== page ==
The Magnificent Ambersons

The Magnificent Ambersons (Orson Welles, 1942)

The spoiled young heir to the decaying Amberson fortune comes between his widowed mother and the man she has always loved.

The Magnificent Ambersons plays like a nice classical music from a classic composer, it is a story about pride, richness, family, and the turn of the 20th Century. Welles put more that expected in this story and he even made it even subtler that his previous Citizen Kane. Orson Welles was a man of his time, but his heritage was from a father who took him to travel around the world. His education was from this 19th Century heritage that clashed with the new Century.

This Orson Welles film should have been the director's masterpiece and become even greater than his own Citizen Kane made only one year earlier. However, the studios were not happy with his final editing and asked editor Robert Wise to cut down and retell the story that was inspired by Booth Tarkington's novel, a friend of the Welles family. During the re-editing process, Welles was shooting in South America and he was preparing another film. However, the cataclysm that was Citizen Kane the year before had already cursed Welles for the rest of his career.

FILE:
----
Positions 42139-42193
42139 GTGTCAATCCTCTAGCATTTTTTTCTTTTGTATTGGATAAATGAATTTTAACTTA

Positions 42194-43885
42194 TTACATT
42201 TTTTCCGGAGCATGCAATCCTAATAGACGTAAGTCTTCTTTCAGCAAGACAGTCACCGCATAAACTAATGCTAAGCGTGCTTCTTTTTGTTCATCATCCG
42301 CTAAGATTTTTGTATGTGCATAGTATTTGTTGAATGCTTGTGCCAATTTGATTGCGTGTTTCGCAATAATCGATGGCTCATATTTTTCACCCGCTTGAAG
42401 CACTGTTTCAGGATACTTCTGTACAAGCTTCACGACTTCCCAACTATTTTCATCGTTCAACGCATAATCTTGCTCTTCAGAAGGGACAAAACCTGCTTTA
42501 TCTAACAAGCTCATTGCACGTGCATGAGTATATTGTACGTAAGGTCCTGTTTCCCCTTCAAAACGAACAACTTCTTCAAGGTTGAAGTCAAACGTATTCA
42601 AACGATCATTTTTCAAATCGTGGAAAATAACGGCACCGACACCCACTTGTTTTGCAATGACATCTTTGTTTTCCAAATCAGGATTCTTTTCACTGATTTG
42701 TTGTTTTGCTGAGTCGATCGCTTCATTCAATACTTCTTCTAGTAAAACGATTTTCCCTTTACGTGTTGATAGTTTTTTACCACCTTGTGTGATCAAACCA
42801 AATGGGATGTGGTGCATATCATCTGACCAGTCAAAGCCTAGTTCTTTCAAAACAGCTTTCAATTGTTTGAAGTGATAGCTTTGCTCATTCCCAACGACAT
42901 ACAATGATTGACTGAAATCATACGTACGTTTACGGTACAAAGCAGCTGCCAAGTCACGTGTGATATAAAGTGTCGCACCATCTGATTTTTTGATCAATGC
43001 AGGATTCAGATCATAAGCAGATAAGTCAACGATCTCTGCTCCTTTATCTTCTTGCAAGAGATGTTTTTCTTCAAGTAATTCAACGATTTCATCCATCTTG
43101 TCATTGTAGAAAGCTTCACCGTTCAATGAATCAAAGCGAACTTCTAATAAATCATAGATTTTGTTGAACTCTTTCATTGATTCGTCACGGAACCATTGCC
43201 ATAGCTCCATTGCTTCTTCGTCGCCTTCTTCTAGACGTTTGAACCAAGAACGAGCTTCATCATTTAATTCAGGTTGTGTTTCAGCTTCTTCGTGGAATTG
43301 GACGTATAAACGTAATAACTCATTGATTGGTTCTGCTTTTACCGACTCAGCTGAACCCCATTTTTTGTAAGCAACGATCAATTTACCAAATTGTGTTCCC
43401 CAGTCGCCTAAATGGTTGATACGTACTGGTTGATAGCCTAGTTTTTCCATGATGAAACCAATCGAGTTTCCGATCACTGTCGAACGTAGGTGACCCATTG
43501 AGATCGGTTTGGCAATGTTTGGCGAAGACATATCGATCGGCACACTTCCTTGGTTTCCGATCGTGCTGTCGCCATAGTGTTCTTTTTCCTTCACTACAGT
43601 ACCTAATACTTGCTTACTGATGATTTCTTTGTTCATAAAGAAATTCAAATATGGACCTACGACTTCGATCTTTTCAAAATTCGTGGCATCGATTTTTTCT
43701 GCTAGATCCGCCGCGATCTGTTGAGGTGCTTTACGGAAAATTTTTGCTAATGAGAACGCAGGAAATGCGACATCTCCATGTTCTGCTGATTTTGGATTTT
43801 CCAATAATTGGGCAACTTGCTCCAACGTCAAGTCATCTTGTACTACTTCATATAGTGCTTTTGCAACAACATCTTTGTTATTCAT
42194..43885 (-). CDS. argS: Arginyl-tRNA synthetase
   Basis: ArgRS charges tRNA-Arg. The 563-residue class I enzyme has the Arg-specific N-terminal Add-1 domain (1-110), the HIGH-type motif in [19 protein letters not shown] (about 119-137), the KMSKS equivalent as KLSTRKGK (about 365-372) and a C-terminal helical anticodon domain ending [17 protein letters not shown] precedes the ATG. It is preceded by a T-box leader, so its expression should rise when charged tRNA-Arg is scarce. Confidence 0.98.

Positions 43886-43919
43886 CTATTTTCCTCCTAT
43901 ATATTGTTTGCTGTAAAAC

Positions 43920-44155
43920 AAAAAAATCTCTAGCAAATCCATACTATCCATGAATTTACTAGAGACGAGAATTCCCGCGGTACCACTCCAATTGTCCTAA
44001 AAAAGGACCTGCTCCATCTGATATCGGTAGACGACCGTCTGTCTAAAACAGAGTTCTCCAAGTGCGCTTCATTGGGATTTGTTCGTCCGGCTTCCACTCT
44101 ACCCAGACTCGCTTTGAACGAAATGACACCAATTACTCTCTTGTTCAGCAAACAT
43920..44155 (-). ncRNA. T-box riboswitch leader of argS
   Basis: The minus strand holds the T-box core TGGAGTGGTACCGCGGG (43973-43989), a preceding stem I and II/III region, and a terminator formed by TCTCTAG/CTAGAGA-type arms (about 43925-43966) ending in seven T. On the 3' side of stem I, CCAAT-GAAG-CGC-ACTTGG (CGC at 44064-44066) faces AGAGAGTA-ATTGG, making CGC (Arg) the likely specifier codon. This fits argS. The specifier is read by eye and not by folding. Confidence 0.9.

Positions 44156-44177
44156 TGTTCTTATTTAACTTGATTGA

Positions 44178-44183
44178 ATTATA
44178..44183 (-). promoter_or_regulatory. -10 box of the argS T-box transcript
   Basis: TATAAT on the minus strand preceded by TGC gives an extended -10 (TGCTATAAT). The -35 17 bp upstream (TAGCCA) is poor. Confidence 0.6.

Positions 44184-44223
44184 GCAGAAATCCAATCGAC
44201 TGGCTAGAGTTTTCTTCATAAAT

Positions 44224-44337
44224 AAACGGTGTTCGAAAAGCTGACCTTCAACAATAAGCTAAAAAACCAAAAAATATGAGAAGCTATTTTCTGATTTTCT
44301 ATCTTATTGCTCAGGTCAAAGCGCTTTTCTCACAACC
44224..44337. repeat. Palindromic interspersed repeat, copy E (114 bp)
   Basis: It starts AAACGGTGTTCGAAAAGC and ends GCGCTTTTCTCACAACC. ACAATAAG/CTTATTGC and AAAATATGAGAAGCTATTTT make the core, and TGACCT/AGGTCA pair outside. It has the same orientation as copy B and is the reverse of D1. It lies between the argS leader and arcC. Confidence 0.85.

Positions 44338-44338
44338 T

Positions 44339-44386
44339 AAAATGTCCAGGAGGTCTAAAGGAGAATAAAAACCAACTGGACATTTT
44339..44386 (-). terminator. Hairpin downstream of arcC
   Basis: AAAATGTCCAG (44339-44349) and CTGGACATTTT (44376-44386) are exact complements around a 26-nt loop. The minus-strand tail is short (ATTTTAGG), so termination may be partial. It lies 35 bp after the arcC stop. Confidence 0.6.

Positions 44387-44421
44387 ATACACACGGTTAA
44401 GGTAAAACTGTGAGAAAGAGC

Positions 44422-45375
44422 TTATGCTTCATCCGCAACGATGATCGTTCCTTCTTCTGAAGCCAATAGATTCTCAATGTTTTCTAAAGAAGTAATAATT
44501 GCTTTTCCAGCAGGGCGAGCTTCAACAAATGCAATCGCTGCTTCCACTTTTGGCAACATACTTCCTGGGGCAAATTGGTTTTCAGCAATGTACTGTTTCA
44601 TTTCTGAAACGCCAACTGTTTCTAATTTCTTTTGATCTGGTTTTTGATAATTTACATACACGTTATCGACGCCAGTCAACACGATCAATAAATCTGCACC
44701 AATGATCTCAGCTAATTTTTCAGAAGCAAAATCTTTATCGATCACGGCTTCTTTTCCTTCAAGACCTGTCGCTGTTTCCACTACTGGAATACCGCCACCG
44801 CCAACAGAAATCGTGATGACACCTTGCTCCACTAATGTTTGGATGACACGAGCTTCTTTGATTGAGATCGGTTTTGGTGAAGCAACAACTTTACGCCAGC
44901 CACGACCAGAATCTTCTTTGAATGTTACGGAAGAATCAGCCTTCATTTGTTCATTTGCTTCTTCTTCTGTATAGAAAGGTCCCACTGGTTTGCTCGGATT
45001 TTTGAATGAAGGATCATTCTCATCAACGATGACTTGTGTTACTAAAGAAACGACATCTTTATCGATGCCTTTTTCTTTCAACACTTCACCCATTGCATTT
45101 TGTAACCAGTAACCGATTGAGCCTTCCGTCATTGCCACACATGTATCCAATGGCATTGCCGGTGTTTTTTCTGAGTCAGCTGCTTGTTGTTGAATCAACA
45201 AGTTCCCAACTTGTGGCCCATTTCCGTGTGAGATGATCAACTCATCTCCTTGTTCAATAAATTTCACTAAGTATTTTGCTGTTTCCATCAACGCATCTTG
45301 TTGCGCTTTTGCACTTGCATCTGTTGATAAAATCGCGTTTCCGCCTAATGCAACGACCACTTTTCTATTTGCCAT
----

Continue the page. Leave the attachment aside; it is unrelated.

Even with his detachment from the final cut and the story that maligned The Magnificent Ambersons, it is still a cinephile's dream to discover one day Welles' vision restored. The bits and parts that came to us still demonstrate the mastery of Welles, cinematographer Gregg Toland's masterful compositions, and the huge legacy that the actors directed by Welles for their iconic roles have left to us. On many many lists, this period drama is ranked as a masterpiece. Put aside the drama of the making and the steal from the studios, this is still a remarkable film that Welles enthusiasts can't throw away without considering.

I however believe that it is always good for the legend and the fans that the greats of films have such stories. It reminds us how important and unique each film is. How it is important to take the time to actually enjoy every offering a director has created and how it takes so many elements to control to actually release to masterpieces in a row in so few time. If Welles hasn't been stopped at the time he actually could have directed many more films. But let's just say that he almost never made a film that was not a masterpiece or a near-masterpiece.

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